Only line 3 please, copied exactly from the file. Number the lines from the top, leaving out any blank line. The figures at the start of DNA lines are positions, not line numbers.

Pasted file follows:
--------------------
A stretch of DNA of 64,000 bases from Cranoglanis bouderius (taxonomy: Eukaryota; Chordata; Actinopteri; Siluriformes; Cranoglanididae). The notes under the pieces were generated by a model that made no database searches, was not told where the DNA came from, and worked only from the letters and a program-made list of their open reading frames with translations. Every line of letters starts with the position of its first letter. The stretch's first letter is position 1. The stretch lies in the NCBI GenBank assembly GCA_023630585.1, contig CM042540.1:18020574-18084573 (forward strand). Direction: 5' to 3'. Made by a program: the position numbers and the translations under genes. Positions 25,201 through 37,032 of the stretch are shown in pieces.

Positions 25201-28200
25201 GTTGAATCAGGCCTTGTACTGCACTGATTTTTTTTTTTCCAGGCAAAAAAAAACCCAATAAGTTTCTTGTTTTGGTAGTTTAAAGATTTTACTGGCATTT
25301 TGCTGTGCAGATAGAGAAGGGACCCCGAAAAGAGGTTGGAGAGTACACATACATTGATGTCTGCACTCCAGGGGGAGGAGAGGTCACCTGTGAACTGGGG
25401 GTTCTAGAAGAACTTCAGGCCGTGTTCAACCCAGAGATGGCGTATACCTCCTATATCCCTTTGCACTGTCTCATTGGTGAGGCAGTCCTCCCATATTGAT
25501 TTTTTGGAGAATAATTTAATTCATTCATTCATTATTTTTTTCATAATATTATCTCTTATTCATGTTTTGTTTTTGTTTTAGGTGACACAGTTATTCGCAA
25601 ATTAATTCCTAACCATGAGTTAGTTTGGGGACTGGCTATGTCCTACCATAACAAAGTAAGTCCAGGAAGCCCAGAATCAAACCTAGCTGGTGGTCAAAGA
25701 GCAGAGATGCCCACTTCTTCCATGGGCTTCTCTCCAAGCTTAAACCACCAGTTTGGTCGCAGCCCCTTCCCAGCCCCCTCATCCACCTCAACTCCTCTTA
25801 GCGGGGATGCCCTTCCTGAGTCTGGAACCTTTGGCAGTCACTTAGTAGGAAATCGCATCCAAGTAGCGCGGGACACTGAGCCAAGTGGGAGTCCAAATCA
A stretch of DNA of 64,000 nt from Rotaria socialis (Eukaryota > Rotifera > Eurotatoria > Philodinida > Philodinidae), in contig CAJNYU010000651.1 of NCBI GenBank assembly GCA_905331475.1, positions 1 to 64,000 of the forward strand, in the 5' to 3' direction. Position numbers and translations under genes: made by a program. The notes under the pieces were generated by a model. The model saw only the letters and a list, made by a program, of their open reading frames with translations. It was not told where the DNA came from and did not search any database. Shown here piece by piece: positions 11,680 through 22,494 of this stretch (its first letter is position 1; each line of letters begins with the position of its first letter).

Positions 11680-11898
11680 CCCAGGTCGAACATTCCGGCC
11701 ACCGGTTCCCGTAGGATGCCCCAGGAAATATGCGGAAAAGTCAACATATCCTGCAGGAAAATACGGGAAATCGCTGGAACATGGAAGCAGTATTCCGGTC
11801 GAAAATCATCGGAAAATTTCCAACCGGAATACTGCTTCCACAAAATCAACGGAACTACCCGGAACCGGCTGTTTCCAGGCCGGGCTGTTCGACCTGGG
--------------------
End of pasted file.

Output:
25201 GTTGAATCAGGCCTTGTACTGCACTGATTTTTTTTTTTCCAGGCAAAAAAAAACCCAATAAGTTTCTTGTTTTGGTAGTTTAAAGATTTTACTGGCATTT